(New York)–The death of Nurmuhammad Tohti, a renowned writer in Xinjiang’s Uyghur community, after he was reportedly denied medical treatment for diabetes and heart disease in an internment camp, is an appalling and tragic loss at a time when China is trying to erase the cultural and intellectual life of the Uyghurs and others, PEN America said today.

On June 14, Voice of America reported that Tohti, who was taken to an internment camp by state authorities in November 2018, died several days ago. It is unclear whether he died in the internment camp, or if he was released and died shortly after returning to his family.

The 70-year-old writer’s family members who spoke with VOA reportedly feared their phone was tapped and did not elaborate on the circumstances of his death. Radio Free Asia reported that Tohti was denied treatment for diabetes and heart disease while being held in the camp and died from medical complications shortly after being released in March of this year. Unconfirmed accounts from within the Uyghur community in exile suggest that Tohti was kept in shackles after his release from the camps several months ago.

“The inhumane treatment reported at the internment camps is a grave illustration of the severity of China’s violations of free expression,” said Summer Lopez, Senior Director of Free Expression Programs at PEN America. “Tohti’s death is a tragic loss to the Uyghur literary community, at a time when the government is attempting to abolish their cultural and intellectual life.”

In western Xinjiang Province, the Chinese government has deepened their crackdown against Uyghurs and other Muslim minorities. While authorities claim they are acting to combat Muslim extremism, numerous observers—including PEN America—have reported that the government’s policies are instead aimed at suppressing the cultural identity of Uyghurs and other minorities. The governmental crackdown has included the detention of massive numbers of Uyghurs and others into “re-education camps,” where they are compelled to learn “patriotic education” and are subject to widespread abuse.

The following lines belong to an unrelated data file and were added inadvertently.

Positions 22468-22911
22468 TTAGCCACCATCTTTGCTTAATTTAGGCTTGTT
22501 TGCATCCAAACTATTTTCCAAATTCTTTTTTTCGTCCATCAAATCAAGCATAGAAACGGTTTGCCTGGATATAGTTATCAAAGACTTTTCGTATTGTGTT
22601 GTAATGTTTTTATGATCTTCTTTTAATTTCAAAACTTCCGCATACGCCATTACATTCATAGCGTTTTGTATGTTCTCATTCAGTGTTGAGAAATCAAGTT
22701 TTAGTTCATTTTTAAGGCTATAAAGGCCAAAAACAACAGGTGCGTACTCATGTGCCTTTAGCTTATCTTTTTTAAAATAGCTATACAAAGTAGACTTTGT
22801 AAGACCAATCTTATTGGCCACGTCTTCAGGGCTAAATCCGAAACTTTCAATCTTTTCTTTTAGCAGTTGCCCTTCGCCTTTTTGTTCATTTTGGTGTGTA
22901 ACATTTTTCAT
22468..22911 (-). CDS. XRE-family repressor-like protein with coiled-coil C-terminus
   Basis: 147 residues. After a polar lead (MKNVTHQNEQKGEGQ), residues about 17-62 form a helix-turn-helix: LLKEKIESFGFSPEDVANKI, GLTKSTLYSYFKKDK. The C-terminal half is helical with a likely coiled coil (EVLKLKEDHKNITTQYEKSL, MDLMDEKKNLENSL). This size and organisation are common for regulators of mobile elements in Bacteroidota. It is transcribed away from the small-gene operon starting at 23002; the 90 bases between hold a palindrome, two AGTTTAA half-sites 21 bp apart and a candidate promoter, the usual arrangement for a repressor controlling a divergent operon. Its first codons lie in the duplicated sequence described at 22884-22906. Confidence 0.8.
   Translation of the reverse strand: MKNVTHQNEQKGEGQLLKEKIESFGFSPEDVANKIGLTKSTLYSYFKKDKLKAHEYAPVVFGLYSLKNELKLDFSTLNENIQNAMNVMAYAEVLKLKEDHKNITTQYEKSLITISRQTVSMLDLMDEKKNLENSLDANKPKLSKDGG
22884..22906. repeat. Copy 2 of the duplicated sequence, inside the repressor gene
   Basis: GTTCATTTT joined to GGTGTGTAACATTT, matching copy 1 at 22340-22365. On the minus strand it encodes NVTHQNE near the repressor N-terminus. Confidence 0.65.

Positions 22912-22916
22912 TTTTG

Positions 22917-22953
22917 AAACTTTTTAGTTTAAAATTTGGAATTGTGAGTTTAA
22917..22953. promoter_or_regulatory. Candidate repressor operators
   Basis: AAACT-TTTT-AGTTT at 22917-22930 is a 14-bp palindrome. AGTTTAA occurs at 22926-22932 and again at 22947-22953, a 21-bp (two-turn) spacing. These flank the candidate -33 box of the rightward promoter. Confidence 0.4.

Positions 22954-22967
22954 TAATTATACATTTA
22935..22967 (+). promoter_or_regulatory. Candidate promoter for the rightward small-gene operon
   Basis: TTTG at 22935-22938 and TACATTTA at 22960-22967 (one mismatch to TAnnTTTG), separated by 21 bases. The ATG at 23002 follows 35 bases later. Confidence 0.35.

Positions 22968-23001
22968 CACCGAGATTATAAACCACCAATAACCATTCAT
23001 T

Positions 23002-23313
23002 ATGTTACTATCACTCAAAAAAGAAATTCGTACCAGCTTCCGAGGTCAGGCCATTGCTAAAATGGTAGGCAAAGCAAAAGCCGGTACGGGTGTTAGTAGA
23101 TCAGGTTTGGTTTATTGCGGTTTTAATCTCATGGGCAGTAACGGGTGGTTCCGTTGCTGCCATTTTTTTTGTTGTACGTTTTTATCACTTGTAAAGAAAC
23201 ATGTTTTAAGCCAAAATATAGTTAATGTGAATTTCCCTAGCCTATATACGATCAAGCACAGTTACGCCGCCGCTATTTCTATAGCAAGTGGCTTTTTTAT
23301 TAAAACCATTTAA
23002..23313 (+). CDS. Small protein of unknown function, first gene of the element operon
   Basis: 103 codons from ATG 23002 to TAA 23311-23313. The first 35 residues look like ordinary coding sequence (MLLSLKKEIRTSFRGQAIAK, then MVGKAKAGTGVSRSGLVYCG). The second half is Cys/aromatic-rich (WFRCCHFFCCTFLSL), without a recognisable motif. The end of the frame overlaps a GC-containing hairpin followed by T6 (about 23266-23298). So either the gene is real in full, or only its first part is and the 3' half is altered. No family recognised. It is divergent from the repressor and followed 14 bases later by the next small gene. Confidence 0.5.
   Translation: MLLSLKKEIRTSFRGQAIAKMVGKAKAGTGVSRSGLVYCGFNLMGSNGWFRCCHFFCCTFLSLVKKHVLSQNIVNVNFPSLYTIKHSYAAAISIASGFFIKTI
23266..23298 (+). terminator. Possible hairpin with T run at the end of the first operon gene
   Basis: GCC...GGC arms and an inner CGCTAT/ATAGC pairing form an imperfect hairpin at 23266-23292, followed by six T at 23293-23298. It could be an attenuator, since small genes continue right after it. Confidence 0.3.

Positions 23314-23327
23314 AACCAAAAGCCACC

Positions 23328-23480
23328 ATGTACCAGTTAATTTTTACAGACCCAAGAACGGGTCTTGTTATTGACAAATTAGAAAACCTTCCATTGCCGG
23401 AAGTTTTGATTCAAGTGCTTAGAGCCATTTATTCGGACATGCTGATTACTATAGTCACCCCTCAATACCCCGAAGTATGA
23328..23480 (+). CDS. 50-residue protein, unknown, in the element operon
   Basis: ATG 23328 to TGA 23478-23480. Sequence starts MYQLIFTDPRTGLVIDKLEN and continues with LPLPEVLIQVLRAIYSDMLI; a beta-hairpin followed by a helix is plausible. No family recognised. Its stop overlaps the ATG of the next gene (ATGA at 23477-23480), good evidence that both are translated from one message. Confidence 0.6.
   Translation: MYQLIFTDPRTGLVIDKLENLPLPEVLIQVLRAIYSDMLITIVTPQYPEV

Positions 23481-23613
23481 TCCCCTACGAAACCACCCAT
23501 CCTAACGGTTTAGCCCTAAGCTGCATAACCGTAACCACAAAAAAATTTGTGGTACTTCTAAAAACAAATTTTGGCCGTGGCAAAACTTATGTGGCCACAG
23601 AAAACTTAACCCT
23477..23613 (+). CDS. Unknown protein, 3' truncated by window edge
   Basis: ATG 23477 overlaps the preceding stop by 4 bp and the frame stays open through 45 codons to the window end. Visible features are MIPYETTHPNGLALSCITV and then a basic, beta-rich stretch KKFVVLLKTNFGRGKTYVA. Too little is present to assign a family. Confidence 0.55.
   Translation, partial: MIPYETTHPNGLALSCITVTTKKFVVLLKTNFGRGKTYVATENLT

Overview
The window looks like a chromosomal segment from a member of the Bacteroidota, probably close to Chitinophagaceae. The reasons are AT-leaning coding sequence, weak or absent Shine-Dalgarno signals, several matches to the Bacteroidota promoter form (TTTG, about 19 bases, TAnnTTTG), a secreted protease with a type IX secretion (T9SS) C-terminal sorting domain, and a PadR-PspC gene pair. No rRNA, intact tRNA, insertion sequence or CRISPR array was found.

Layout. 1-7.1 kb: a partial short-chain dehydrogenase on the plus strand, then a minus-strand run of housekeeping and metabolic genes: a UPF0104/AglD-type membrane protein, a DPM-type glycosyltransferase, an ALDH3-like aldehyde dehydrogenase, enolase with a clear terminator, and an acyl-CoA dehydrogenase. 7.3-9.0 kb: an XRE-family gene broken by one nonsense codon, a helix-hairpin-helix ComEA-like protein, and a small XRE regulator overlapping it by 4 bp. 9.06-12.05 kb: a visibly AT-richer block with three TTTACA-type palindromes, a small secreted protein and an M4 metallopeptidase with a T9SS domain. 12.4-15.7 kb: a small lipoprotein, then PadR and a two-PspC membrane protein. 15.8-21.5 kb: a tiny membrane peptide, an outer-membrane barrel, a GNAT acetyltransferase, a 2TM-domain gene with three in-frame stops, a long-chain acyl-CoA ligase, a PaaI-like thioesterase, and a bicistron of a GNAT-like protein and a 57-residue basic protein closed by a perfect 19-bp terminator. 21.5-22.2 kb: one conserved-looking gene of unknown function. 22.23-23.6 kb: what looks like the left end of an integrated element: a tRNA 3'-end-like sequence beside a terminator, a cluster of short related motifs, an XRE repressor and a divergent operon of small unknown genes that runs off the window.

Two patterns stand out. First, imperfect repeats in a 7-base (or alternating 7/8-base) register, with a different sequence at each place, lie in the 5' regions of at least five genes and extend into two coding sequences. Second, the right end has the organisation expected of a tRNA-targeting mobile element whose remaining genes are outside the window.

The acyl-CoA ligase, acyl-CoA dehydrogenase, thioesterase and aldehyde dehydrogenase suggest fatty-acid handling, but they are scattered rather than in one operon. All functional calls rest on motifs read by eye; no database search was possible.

PEN America has documented various other cases of Uyghur writers, intellectuals, and cultural figures, who have been targeted by the state, including Freedom to Write Award honoree and scholar Ilham Tohti, journalist Gheyret Niyaz, historian Tohti Tunyaz, and researcher and writer Rahile Dawut among others. PEN America additionally analyzed the digital rights situation in Xinjiang in its March 2018 report Forbidden Feeds, and has called the current situation in Xinjiang—where hundreds of thousands of people have been placed in “patriotic re-education camps”—”one of the greatest human rights catastrophes occurring today, with massive implications for the right to free expression.”


PEN America stands at the intersection of literature and human rights to protect open expression in the United States and worldwide. We champion the freedom to write, recognizing the power of the word to transform the world. Our mission is to unite writers and their allies to celebrate creative expression and defend the liberties that make it possible. pen.org


Contact: PEN America media consultant Suzanne Trimel, strimel@pen.org